4. Advanced properties of context-free languages, pumping theorem for context-free languages, decidable problems of context-free languages, deterministic context-free languages. 
  5. Turing machines (TMs), the language accepted by a TM, recursively enumerable and recursive languages and problems.
  6. TMs with more tapes, nondeterministic TMs, universal TMs.
  7. The relation of TMs and computable functions.
  8. TMs and type-0 languages, diagonalization, properties of recursively enumerable and recursive languages, linearly bounded automata and type-1 languages. 
  9. The Church-Turing thesis, undecidability, the halting problem, reductions, Post's correspondence problem, undecidable problems of the formal language theory. 
  10. Gödel's incompleteness theorems.
  11. An introduction to the computational complexity, Turing complexity, asymptotic complexity.
  12. P and NP classes and beyond, polynomial reduction, completeness.

Syllabus of numerical exercises

  1. Formal languages, and operations over them. Grammars, the Chomsky hierarchy of grammars and languages. 
  2. Regular languages and finite-state automata (FSA) and their determinization.
  3. Conversion of regular expressions to FSA. Minimization of FSA. Pumping lemma
  4. Context-free languages and grammars. Transformations of context-free grammars. 
  5. Operations on context-free languages and their closure properties. Pumping lemma for context-free languages. 
  6. Push-down automata, (nondeterministic) top-down and bottom-up syntax analysis. Deterministic push-down languages. 
  7. Turing machines.
  8. Turing machines and computable functions.
  9. Recursive and recursively enumerable languages and their properties. 
  10. Decidability, semi-decidability, and undecidability of problems, reductions of problems. 
  11. Complexity classes. Properties of space and time complexity classes. 
  12. P and NP problems. Polynomial reduction. 

Syllabus - others, projects and individual work of students

  1. Assignment  in the area of regular and context free languages.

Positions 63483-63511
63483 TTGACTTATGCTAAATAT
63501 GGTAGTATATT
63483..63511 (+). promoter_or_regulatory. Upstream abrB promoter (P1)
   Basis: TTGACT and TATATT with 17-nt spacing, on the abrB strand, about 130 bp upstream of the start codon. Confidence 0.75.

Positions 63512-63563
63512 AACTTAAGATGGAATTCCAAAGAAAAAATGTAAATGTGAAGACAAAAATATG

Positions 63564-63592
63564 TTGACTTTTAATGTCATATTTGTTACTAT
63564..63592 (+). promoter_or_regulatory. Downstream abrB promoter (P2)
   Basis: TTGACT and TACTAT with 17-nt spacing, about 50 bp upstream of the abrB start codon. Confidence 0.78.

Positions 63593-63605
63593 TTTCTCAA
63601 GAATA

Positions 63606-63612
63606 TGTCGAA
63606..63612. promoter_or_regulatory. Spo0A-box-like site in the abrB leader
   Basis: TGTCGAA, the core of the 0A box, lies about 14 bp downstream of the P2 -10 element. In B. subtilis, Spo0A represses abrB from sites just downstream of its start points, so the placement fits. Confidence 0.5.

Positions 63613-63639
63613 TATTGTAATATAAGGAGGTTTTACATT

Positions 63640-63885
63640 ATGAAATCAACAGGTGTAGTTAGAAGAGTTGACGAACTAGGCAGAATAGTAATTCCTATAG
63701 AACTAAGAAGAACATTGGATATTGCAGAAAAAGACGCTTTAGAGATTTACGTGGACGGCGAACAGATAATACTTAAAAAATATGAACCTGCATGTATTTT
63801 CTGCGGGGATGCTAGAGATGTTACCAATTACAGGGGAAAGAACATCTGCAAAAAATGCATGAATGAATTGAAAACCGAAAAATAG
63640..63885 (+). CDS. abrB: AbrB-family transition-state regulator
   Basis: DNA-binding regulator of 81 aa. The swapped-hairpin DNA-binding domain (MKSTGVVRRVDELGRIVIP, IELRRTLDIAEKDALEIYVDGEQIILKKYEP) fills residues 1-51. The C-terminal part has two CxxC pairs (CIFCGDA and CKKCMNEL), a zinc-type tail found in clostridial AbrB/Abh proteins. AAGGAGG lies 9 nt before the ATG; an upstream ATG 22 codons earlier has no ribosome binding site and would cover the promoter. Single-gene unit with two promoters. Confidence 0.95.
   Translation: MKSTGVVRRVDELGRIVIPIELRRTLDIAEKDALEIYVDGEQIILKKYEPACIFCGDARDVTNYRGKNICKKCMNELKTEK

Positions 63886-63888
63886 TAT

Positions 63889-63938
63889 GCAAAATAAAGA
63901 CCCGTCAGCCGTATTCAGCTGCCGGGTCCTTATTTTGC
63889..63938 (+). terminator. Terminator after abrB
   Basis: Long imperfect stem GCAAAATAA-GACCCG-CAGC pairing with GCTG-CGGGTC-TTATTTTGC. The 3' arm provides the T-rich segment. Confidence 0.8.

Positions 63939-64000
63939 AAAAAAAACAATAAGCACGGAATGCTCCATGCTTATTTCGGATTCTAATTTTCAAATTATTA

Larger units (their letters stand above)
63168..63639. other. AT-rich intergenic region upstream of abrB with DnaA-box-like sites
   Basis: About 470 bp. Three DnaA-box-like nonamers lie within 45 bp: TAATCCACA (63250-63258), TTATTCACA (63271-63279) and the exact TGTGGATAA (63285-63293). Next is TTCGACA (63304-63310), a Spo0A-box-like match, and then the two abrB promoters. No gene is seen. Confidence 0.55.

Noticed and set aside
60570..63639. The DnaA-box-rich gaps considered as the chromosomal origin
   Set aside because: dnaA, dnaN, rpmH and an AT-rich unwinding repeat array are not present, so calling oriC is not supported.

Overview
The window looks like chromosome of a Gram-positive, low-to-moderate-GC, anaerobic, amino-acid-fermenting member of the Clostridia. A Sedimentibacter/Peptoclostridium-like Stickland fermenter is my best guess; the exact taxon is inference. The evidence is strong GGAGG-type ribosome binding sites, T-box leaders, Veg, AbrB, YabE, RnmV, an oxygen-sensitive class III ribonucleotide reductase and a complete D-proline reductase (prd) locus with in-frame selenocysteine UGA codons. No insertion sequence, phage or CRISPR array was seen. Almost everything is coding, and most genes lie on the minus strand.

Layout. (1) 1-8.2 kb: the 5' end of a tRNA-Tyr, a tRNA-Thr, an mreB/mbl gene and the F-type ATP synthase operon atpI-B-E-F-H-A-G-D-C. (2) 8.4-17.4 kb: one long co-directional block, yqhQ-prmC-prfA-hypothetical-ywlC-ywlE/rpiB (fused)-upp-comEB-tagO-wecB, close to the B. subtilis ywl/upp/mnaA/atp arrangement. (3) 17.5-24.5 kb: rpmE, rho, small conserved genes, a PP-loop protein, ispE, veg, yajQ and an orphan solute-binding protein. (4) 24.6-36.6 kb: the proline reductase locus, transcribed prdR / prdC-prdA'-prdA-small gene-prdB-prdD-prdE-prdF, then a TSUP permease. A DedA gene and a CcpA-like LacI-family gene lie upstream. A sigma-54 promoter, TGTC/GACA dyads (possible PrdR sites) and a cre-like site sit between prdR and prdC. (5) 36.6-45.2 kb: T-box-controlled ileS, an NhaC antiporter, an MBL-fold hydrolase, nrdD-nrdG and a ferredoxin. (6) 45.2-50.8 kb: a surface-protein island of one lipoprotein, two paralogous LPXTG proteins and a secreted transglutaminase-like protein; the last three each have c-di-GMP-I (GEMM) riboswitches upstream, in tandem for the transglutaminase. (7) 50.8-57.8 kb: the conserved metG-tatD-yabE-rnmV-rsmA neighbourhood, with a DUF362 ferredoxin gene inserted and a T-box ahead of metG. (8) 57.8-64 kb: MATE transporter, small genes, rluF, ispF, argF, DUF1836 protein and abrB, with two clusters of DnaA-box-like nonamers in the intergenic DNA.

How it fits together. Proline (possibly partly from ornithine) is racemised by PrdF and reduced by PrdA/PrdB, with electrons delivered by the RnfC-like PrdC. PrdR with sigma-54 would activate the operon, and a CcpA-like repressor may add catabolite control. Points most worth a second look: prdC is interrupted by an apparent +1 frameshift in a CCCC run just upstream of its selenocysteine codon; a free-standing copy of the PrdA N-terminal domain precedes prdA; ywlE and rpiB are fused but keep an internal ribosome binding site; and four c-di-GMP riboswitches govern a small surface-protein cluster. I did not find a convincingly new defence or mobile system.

2. Assignment  in the area of Turing machines and the theory of undecidability.
  3. Assignment  in the area of computable functions and complexity.

Progress assessment

An evaluation of the exam in the 4th week (max. 15 points) and in the 9th week (max. 15 points), an evaluation of the assignments (max 3-times 5 points) and an final exam evaluation (max 60 points).

Controlled instruction

A written exam in the 4th week focusing on the fundamental as well as on advance topics  in the area of regular languages.  A written exam in the 9th week focusing on advance topics in the area of context-free languages, and on Turing machines, regular evaluation of the assignments, a final written exam. Students have to achieve at least 25 points, otherwise the exam is assessed by 0 points.

 

Exam prerequisites

The minimal total score of 15 points achieved from the first two assignments, and from the exams in the 4th and 9th week (i.e. out of 35 points).

 

Schedule

DayTypeWeeksRoomStartEndLect.grpGroupsInfo
Monexerciselectures D0207 08:0009:50 1MIT 2MIT xx
Monexercise3., 5., 6., 7., 8., 10., 12., 13. of lectures D0207v 08:0009:50TM, MST, Epson
Monexerciselectures D0207 10:0011:50 1MIT 2MIT xx
Monexercise3., 5., 6., 7., 8., 10., 12., 13. of lectures D0207v 10:0011:50TM, MST, Epson
Monexerciselectures A113 11:0012:50 1MIT 2MIT xx
Monexercise3., 5., 6., 7., 8., 10., 12., 13. of lectures A113v 11:0012:50MST, Epson, Logitech, bez projekce; Vojnar
Monexerciselectures D0207 16:0017:50 1MIT 2MIT xx
Monexercise3., 5., 6., 7., 8., 10., 12., 13. of lectures D0207v 16:0017:50TM, MST, Epson
Monexercise2020-11-16 D0207v 17:0018:50TM, MST, Epson
Monexerciselectures D0207 18:0019:50 1MIT 2MIT xx
Monexercise3., 5., 6., 7., 8., 10., 12., 13. of lectures D0207v 18:0019:50TM, MST, Epson
Tueexam2021-01-05 A112 A113 A218 C228 D0206 D0207 D105 E104 E105 E112 G108 G202 L314 M103 M104 M105 N103 N104 N105 N203 N204 N205 O204 13:0015:50 1MIT 2MIT řádná
Tueexam2021-02-02 A112 A113 D0206 D0207 D105 E104 E105 E112 G108 G202 13:0015:50 1MIT 2MIT 2. oprava
Tueexam2021-01-19 A112 A113 A218 C228 D0206 D0207 D105 E104 E105 E112 G108 G202 L314 M103 M104 M105 14:0016:50 1MIT 2MIT 1. oprava
Tuelecturelectures D0206 D105 15:0017:50 1MIT 2MIT NBIO - NSPE xx
Tuelecture2. of lectures D105v 15:0017:50YT, ZP, MST
Tuelecture3., 4., 5., 6., 7., 8., 10., 11., 12., 13. of lectures D105v 15:0017:50YT, ZP, MST, Logitech, bez projekce
Friexerciselectures D0206 13:0015:50 1MIT 2MIT NBIO - NSPE xx
Friexercise7., 8. of lectures D0207v 13:0015:50TM, MST, Epson, Logitech; Vojnar
Friexercise3., 5. of lectures D0207v 13:0014:50TM, MST, Epson, Logitech
Friexerciselectures D105 13:0015:50 1MIT 2MIT NBIO - NSPE xx
Friexercise9., 11. of lectures G202v 13:0015:50YT, ZP, MST, Epson, Logitech
Friexercise2020-10-30 A112v 13:0014:50TM, MST, Epson, Logitech; Vojnar
Friexercise2020-10-30 D0207v 17:0017:50TM, MST, Epson; Češka